Hacking Diversity | Princeton University Press

“Hacking, as a mode of technical and cultural production, is commonly celebrated for its extraordinary freedoms of creation and circulation. Yet surprisingly few women participate in it: rates of involvement by technologically skilled women are drastically lower in hacking communities than in industry and academia. Hacking Diversity investigates the activists engaged in free and open-source software to understand why, despite their efforts, they fail to achieve the diversity that their ideals support.

Christina Dunbar-Hester shows that within this well-meaning volunteer world, beyond the sway of human resource departments and equal opportunity legislation, members of underrepresented groups face unique challenges. She brings together more than five years of firsthand research: attending software conferences and training events, working on message boards and listservs, and frequenting North American hackerspaces. She explores who participates in voluntaristic technology cultures, to what ends, and with what consequences. Digging deep into the fundamental assumptions underpinning STEM-oriented societies, Dunbar-Hester demonstrates that while the preferred solutions of tech enthusiasts—their “hacks” of projects and cultures—can ameliorate some of the “bugs” within their own communities, these methods come up short for issues of unequal social and economic power. Distributing “diversity” in technical production is not equal to generating justice….”

Are huge genetic databases leaving marginalized people out of their data? | Salon.com

“However, as promising as biobanks might seem, the data may tell only partial or even misleading stories. Criticisms of the project include that the research coming out of the UK Biobank will only benefit certain people, and even then, the usefulness of the health associations found are under question.

Compared to the 2011 UK census, Black, Indian, Pakistani and Chinese participants are all underrepresented in the Biobank by at least one third. David Curtis, at University College London, tested whether this under-representation of ethnic minority groups has any impact on schizophrenia genetics research….”

Are huge genetic databases leaving marginalized people out of their data? | Salon.com

“However, as promising as biobanks might seem, the data may tell only partial or even misleading stories. Criticisms of the project include that the research coming out of the UK Biobank will only benefit certain people, and even then, the usefulness of the health associations found are under question.

Compared to the 2011 UK census, Black, Indian, Pakistani and Chinese participants are all underrepresented in the Biobank by at least one third. David Curtis, at University College London, tested whether this under-representation of ethnic minority groups has any impact on schizophrenia genetics research….”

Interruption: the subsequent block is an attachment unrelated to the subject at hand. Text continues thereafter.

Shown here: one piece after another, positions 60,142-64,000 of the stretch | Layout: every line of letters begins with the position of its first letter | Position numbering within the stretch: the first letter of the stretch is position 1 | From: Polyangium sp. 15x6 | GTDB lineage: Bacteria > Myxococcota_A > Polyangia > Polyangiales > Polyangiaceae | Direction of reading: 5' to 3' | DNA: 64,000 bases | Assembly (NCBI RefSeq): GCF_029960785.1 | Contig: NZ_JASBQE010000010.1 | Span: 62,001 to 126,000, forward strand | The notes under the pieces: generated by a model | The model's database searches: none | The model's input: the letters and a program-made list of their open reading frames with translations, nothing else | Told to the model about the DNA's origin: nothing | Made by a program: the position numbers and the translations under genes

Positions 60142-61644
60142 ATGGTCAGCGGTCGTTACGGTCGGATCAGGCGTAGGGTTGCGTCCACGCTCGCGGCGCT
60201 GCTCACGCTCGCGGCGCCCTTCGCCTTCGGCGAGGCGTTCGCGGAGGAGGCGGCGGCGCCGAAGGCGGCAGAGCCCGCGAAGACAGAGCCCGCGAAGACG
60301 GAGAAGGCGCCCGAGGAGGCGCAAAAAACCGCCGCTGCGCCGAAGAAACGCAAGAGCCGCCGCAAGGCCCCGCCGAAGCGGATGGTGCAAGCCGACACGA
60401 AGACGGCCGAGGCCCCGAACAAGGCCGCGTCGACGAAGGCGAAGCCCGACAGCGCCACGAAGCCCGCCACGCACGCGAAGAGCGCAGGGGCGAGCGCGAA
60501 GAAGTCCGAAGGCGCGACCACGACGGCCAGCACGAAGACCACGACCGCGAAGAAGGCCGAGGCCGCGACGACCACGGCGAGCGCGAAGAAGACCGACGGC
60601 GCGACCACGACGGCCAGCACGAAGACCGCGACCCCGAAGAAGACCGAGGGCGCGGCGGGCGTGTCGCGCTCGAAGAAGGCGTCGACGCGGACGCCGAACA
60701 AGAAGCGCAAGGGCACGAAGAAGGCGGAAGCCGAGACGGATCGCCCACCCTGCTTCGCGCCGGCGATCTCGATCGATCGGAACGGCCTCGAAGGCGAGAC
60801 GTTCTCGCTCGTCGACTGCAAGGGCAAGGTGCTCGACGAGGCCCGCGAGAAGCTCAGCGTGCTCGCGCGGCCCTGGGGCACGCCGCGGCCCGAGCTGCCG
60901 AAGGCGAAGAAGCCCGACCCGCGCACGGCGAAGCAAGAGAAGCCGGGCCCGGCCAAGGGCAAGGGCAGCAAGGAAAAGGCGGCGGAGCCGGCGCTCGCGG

Co-creating Open Infrastructure to Support Diversity and Equity

“To reframe our priorities in this way requires collective will and coordination across regions and institutions to build new kinds of support for resource reallocation. It further requires institutional courage and political will to declare that open, autonomous, and equitable systems are preferred over “prestigious” Euro-centric research systems that continue to undermine other epistemic communities from around the world. It requires that disciplines and societies prioritize who they have been centering in their research, whose voices they’ve been amplifying, and whose they have been silencing. Supporting the status quo while leaving initiatives that reflect epistemic diversity and knowledge equity as second-tier priorities will result in continued entrenchment of status quo inequities and the marginalization of truly innovative, equitable systems….”

Historians Respond to Plan S: Open Access vs OA Policies Redux – The Scholarly Kitchen

“For years, humanists have been pointing to the multi-dimensional importance of openness and accessibility of scholarship, and the multi-dimensional costs of rigid open access (OA) policies. In late October, the Royal Historical Historical Society (RHS) released a “guidance paper” on “Plan S and the History Journal Landscape.” Authored by RHS president Margot Finn, a distinguished professor at University College London (UCL) and a prolific scholar, this follows the RHS’s April 2019 working paper on Plan S and researchers in history of medicine, and June 2019 paper, responding to Plan S, as well as the society’s long-standing engagement with OA policies, and guidance to researchers, particularly in regards to OA policies vis à vis the Research Excellence Framework (REF). It is relevant that the RHS has supported OA initiatives, including their monograph series, “New Historical Perspectives.”